City Conversation sets priorities to tackle rough sleeping in Oxford

Published: Wednesday, 10th October 2018

Today, on World Homeless Day, the City Conversation partnership has set out collaborative actions to address rough sleeping in Oxford.

The City Conversation on Rough Sleeping is a budding partnership between local government, Oxfordshire Community Foundation (OCF) and the wider charitable and community sector, the police,  universities, and businesses, with the vision “to ensure that nobody has to sleep rough on the streets of Oxford”. OCF joined the partnership in May and has been facilitating an approach centred on specific working groups made up of people from across the public, private and community sectors.

Now the partnership’s priorities are starting to take shape. We have agreed four distinct work streams, and gained agreement from a wide range of public and third sector organisations to actively collaborate on them. These are: to address the issue of why some people can’t or won’t engage with services that could help them; to provide better information about what services are already available and what people can do to help; to bring more funding into Oxford for services to address this issue; and to build the partnership, around a strong city charter on rough sleeping.

The partnership is working in the context of the existing provision for homeless people in Oxford – a city that is already doing more than many other places to tackle rough sleeping. There will be more than 200 beds available this winter, and day services which include free meals. The City Council-funded Pathway programme, delivered by St Mungo’s, Homeless Oxfordshire, Aspire and others, helps move many people on into more permanent accommodation. The City Council has secured an additional £1 million for winter provision over the next two years – although this is time-limited and by itself cannot fix the underlying problems causing homelessness.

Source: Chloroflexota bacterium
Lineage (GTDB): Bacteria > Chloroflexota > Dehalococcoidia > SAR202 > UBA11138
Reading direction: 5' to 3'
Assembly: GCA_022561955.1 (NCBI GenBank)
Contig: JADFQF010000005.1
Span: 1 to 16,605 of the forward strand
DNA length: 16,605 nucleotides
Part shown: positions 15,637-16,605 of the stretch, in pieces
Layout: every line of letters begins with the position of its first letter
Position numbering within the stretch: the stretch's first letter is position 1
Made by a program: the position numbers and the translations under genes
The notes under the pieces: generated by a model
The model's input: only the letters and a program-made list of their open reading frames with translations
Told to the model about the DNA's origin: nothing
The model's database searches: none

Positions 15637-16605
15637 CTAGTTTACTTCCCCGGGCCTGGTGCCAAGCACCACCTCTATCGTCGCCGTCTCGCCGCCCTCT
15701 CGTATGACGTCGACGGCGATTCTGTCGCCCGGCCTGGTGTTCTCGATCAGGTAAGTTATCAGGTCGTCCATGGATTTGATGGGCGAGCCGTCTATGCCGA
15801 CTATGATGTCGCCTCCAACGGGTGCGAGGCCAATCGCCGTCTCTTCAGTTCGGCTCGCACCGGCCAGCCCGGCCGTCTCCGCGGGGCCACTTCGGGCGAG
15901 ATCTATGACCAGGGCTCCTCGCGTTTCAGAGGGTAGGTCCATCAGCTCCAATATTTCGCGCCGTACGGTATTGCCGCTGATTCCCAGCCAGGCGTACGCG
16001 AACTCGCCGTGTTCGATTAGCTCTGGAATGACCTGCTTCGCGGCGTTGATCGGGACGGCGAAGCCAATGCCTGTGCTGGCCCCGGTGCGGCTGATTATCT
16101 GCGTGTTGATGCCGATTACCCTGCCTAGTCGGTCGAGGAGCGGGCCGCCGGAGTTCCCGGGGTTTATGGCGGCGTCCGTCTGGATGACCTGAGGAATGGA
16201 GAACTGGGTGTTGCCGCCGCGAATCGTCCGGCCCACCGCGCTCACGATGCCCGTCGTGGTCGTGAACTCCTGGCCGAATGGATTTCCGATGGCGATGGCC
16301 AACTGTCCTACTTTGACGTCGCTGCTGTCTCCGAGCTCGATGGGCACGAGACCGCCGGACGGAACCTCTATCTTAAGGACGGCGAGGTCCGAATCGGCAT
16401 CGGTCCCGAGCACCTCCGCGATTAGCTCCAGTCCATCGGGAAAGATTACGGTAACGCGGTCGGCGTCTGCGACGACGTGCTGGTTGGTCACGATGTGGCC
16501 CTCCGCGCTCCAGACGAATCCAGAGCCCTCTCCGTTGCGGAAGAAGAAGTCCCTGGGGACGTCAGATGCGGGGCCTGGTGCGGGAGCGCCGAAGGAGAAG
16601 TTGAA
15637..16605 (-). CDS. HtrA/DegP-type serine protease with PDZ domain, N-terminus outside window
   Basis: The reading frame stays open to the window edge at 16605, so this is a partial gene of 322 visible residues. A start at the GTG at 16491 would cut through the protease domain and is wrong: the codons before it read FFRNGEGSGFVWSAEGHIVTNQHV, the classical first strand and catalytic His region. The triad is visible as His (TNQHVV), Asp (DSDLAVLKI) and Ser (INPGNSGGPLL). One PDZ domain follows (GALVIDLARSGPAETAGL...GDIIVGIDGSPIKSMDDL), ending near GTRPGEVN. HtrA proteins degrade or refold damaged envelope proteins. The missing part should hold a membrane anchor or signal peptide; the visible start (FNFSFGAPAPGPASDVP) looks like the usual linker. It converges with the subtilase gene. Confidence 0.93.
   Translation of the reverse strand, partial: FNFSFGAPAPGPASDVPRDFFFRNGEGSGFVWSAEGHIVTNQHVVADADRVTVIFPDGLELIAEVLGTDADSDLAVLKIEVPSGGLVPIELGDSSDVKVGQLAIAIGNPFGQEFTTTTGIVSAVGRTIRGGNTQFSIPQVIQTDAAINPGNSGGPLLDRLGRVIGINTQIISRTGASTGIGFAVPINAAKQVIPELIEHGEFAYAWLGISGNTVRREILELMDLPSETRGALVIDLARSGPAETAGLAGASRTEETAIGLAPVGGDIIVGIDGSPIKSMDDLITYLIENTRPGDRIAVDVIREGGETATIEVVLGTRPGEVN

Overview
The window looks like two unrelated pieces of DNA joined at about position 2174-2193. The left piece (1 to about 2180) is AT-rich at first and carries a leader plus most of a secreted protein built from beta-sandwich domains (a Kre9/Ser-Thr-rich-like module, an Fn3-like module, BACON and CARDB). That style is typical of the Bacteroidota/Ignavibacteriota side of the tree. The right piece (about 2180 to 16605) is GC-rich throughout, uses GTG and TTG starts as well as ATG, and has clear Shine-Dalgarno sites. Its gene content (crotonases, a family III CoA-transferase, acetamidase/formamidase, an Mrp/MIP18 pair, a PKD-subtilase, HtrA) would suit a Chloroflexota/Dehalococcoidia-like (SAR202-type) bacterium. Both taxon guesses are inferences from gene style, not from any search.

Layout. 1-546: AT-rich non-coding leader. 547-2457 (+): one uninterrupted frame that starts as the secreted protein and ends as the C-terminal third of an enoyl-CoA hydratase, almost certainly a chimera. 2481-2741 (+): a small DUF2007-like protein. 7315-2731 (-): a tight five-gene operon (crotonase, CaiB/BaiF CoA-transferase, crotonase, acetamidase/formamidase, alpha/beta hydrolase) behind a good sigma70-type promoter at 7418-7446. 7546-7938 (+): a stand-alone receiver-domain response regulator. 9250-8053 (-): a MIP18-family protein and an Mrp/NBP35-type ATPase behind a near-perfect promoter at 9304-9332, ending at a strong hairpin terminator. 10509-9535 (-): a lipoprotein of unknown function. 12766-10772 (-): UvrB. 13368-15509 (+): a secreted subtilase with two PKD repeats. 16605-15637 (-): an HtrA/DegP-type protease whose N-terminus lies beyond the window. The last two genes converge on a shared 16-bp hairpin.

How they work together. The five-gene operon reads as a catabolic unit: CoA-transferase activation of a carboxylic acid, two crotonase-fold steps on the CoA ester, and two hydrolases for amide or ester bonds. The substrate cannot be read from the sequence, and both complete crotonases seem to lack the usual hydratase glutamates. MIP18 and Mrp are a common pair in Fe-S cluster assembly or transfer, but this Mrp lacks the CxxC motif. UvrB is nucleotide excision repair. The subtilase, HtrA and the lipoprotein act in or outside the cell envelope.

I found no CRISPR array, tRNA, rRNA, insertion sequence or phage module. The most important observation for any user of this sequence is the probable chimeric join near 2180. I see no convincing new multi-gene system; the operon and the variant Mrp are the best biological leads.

One of the first tasks of the working group dealing with providing better information is to create a website that will be a one-stop-shop for the public and homeless people themselves to find out where to get help, such as which day and overnight services are open when and for who. Over time the partnership will share best practice for the public about how best to assist rough sleepers, financially and otherwise.

Speaking in the Oxford Mail today, the City Conversation’s independent Chair Jane Cranston DL says: “I see this effort as a way of building genuine momentum, with a DEC-style emergency response that can also initiate more effective giving by the public, businesses and grant-makers – as we move to longer-term, sustainable solutions to the problem. On World Homeless Day, I hope that this provides real hope that together, we can move beyond a conversation and turn the ample goodwill from all sectors into effective, lasting action.”

Councillor Linda Smith, Deputy Leader of Oxford City Council and Board Member for Leisure and Housing, says: “Oxford City Council has won more than £1m in extra government funding to tackle rough sleeping over the next eighteen months, but this is only temporary and is not enough to end rough sleeping in Oxford. The national rough sleeping crisis is all too evident on our streets, and it will take a city - not just a city council - to make a lasting difference.

“We’ve been working with OCF and local homelessness services to develop a citywide partnership that will deliver our vision that nobody should have to sleep rough in Oxford. We believe that everybody can do something to help end rough sleeping, and we need concerned individuals, organisations and businesses to work with us to achieve this.”

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